The current thesis deals with the catalytic methane combustion in microreactors with wall-coated Pt/γ-Al2O3 catalyst. The Pt/γ-Al2O3 washcoat preparation, the single- and multi-layer catalytic coating systems, and the different designs of microreactor geometries were particularly investigated. Various aspects were thus addressed, including the preparation procedures of the catalyst coating (e.g., the binder properties, pH value, initial Al2O3 particle size), the optimization of different reaction conditions with single- and multi-layer coating systems (e.g., temperature, flow rate, O2/CH4 molar ratio, Pt loading and coating thickness), the effect of internal channel configurations in the microreactor (i.e., involving straight parallel channels, cavity, double serpentine channels, obstacled parallel channels, meshed circuit and vascular network) on the reaction performance. An obvious decrease in the methane conversion could be found over the multi-layer systems compared to their respective single-layer counterparts (if the Pt mass in the catalyst was kept equal), due to the more significant internal diffusion limitation in thicker coatings. Among all the tested microreactor geometries washcoated with Pt/γ-Al2O3 catalyst, the highest methane conversion could be obtained in the double serpentine channel microreactor and the lowest presented in the mesh circuit microreactor, which can be explained based on the available coating surface area, flow distribution and residence time property. In order to achieve a desirable methane conversion in microreactors, a proper tuning of the catalytic coating properties (e.g., surface area, Pt loading and thickness), the residence time, the fluid distribution uniformity and other reaction parameters (e.g., temperature and oxygen to methane molar ratio) are required.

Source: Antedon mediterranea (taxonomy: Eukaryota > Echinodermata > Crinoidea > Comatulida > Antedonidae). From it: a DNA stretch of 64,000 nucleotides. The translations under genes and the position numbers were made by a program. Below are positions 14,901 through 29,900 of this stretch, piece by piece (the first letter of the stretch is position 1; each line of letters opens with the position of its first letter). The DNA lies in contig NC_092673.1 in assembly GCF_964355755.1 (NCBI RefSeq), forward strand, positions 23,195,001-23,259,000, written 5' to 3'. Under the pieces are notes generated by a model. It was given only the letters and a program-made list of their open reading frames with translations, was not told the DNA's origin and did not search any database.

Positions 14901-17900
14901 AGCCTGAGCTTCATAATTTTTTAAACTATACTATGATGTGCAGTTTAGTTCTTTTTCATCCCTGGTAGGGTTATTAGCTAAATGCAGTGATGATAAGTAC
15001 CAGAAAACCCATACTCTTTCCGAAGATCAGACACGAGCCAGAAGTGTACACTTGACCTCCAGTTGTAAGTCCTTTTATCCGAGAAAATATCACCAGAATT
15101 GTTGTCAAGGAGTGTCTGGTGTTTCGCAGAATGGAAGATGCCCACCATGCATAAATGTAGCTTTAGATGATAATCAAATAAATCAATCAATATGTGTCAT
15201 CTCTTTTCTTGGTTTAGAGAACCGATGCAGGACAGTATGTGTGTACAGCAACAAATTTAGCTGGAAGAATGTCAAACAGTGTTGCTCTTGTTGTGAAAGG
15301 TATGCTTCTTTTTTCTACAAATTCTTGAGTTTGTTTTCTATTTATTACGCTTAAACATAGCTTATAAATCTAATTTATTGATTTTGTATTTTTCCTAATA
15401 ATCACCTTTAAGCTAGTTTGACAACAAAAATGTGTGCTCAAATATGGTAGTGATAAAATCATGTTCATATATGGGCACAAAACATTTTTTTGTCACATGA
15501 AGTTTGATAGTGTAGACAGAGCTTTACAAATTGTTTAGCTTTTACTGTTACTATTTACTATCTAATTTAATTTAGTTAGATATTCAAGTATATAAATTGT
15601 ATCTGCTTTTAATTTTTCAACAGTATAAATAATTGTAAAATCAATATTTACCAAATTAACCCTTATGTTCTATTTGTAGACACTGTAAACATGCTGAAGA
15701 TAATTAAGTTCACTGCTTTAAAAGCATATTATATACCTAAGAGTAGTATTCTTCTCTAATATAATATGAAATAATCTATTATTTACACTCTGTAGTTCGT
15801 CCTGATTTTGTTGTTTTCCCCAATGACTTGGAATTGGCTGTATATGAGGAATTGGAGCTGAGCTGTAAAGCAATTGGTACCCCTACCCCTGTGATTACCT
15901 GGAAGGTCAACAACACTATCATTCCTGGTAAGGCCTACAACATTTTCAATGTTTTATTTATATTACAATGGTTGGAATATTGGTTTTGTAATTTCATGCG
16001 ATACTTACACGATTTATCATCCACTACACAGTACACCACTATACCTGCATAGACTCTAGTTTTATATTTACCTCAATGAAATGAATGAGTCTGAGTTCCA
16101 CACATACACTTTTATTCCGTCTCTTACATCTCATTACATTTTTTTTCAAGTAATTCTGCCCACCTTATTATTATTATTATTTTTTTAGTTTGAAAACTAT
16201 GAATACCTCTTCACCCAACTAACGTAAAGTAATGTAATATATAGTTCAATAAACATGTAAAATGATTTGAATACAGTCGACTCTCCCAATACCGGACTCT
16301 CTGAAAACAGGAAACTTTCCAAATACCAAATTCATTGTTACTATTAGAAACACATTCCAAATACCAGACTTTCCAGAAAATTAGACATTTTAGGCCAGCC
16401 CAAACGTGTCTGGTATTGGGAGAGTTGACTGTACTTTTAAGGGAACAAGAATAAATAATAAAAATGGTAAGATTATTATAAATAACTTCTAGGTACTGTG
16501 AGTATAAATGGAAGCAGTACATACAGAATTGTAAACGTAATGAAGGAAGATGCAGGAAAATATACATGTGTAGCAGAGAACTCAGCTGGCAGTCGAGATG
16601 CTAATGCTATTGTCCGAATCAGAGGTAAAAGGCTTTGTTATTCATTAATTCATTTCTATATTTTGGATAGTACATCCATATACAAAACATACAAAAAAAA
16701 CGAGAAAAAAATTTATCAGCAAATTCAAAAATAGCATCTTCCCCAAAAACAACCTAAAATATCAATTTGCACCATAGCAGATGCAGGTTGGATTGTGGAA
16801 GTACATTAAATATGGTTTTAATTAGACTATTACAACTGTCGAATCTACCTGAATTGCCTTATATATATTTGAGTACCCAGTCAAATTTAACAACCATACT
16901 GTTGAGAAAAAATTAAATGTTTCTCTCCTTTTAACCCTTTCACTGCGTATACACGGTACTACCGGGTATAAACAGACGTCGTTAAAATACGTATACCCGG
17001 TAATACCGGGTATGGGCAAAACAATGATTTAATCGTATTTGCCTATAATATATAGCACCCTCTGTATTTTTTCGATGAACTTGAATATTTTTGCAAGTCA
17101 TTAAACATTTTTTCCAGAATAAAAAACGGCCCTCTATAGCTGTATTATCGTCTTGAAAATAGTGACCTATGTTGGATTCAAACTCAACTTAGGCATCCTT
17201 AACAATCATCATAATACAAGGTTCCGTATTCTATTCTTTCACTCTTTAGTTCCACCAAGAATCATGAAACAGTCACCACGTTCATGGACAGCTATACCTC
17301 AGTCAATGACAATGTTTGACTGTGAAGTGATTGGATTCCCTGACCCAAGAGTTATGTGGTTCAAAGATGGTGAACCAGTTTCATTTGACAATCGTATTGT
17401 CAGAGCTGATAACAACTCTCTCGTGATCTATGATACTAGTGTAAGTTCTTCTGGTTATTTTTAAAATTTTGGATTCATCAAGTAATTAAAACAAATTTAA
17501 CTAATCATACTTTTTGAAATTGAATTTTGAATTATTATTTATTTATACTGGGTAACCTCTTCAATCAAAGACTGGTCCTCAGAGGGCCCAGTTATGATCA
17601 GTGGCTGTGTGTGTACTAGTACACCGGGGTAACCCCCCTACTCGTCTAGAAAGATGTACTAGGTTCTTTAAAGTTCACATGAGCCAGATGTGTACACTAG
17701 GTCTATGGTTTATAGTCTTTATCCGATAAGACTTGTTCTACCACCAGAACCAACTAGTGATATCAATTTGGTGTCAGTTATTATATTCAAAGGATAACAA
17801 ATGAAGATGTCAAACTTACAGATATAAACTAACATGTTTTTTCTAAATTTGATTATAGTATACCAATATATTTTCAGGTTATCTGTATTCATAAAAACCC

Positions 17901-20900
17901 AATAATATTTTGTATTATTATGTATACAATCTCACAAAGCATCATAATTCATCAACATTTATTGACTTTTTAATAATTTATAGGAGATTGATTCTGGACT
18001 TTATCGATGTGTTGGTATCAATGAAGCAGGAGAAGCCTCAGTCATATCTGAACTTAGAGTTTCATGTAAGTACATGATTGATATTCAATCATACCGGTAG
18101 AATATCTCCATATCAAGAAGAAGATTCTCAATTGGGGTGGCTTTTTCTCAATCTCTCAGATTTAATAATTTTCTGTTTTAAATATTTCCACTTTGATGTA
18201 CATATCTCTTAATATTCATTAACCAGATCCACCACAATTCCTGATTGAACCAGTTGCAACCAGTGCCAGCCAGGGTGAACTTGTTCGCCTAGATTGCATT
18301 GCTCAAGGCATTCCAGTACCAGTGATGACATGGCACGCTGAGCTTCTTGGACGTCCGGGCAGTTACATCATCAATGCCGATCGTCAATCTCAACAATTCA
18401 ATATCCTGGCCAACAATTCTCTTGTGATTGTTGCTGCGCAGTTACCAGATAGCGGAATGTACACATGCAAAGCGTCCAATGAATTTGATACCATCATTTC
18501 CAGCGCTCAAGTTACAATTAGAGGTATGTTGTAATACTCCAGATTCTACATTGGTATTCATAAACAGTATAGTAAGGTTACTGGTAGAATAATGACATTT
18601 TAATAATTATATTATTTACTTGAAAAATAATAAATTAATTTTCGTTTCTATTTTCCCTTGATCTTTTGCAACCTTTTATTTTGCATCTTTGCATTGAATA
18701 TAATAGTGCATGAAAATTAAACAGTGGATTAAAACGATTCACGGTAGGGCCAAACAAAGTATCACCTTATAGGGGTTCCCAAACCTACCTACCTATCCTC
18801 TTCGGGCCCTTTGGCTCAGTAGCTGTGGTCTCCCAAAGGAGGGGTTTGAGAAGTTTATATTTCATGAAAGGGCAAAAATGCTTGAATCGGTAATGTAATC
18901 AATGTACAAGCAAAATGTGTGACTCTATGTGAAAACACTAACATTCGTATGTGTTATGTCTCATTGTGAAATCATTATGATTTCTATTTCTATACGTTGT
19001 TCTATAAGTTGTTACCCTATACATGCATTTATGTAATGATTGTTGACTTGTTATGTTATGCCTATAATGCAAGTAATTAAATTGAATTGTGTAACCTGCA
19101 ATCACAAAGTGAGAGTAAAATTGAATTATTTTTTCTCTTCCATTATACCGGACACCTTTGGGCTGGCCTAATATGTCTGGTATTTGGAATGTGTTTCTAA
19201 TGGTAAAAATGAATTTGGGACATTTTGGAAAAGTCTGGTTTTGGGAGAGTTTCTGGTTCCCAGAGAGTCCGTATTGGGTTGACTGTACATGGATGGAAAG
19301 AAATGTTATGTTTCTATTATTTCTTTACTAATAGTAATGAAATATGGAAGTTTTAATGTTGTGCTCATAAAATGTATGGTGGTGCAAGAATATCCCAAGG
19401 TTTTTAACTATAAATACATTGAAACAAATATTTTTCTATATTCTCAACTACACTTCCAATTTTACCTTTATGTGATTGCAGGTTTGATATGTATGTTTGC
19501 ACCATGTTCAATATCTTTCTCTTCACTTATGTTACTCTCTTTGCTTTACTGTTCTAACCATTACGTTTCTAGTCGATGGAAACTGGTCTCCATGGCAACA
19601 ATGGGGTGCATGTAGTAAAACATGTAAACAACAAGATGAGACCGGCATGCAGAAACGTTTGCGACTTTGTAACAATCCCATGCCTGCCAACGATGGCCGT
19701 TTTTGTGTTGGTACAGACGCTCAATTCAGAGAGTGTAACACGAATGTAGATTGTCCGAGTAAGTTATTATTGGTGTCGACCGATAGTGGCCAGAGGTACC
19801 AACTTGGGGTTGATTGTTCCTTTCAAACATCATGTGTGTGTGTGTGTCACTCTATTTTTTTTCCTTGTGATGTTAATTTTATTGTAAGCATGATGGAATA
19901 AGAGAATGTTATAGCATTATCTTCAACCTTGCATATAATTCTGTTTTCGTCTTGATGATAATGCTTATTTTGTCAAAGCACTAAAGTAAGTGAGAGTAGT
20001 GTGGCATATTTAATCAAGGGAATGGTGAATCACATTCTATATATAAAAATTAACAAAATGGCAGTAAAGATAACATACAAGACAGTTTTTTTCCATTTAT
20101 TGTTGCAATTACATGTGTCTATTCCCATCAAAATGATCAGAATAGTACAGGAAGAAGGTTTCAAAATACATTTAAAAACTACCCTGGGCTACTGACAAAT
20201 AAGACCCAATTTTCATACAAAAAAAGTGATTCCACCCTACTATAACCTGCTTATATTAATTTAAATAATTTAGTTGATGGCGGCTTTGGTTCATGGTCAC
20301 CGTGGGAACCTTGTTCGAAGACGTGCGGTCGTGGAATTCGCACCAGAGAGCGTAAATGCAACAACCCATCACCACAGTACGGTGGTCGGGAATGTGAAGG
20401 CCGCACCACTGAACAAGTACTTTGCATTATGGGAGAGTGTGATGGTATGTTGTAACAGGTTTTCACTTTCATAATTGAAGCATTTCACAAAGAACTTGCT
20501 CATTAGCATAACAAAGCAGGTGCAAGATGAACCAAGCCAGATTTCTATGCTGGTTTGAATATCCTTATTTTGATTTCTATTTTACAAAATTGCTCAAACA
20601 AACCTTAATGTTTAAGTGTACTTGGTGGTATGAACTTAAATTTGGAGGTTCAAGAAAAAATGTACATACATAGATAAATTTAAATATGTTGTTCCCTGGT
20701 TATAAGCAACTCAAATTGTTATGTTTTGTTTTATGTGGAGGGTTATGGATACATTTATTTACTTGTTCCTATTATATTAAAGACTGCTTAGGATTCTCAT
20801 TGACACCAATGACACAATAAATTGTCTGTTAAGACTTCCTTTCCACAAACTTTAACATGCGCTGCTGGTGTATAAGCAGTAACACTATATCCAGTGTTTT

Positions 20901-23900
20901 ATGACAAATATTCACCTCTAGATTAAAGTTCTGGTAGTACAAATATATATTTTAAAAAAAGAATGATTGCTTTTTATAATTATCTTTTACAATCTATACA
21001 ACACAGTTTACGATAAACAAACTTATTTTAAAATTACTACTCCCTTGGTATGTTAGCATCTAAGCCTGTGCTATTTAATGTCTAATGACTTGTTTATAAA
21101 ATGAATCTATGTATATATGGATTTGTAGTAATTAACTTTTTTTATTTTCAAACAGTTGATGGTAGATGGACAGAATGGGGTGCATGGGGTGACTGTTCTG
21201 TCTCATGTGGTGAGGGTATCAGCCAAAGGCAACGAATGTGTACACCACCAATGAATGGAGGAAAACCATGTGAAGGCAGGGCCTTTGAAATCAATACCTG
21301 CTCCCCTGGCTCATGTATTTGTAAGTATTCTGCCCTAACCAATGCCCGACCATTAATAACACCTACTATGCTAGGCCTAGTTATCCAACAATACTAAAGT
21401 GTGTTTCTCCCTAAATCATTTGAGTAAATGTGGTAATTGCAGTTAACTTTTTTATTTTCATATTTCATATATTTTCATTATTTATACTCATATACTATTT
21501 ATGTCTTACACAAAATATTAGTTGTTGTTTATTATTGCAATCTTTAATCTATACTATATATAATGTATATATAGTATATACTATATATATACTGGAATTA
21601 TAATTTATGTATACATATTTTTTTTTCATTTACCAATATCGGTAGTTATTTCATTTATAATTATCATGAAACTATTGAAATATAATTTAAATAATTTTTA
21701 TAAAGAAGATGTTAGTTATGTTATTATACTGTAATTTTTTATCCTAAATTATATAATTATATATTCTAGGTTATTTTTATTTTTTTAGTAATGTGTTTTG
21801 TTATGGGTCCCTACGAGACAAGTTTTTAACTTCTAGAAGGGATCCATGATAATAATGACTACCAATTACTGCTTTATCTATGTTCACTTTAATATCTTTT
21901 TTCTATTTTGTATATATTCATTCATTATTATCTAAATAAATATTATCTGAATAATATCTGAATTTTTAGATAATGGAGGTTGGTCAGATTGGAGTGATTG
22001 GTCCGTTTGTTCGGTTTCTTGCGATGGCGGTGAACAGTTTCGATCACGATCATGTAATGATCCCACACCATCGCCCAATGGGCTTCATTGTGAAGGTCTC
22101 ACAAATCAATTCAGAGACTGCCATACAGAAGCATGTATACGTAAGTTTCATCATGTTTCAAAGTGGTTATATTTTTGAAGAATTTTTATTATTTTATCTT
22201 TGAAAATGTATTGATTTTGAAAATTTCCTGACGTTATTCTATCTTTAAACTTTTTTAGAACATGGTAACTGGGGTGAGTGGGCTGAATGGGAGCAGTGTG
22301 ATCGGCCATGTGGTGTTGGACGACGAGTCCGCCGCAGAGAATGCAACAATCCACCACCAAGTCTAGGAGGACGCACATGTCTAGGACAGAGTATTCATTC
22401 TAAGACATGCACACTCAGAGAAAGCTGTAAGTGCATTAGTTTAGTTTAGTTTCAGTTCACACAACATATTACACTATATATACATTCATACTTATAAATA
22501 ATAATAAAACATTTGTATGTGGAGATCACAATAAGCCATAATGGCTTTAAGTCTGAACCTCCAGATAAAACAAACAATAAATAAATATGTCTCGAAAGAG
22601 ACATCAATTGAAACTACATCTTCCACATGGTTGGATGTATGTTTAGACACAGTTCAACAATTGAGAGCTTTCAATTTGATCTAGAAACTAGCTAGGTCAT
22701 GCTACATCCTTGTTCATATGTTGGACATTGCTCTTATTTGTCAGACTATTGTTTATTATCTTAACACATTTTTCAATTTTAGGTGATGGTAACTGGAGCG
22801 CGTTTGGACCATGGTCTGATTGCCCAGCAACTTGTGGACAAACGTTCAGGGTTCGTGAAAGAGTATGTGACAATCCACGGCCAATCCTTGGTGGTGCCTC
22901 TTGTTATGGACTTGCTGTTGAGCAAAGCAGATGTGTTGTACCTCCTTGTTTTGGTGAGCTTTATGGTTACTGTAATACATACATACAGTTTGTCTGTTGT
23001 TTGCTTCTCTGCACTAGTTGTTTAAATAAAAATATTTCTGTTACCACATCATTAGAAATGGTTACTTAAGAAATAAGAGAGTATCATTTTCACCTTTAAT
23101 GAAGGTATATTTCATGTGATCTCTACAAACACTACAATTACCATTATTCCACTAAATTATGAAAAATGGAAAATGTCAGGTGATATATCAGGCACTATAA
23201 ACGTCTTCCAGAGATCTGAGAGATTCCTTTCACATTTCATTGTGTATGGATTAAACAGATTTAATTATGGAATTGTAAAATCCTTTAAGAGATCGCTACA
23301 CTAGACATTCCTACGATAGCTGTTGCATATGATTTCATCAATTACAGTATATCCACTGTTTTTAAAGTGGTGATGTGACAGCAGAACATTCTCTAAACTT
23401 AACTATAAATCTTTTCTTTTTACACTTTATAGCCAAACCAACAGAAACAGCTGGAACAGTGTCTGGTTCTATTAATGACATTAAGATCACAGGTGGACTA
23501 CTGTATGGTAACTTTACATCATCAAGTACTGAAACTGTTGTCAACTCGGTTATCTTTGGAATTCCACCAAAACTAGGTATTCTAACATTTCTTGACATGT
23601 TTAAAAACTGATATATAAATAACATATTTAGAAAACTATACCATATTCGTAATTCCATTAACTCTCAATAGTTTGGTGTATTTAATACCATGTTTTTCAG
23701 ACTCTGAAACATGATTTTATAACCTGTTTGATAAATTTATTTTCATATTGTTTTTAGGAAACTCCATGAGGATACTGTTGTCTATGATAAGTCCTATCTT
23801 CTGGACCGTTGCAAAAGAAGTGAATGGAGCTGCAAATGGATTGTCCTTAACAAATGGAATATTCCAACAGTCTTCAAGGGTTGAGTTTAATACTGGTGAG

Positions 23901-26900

|Qualification||Doctor of Philosophy|
|Place of Publication||[Groningen]|
|Publication status||Published - 2020|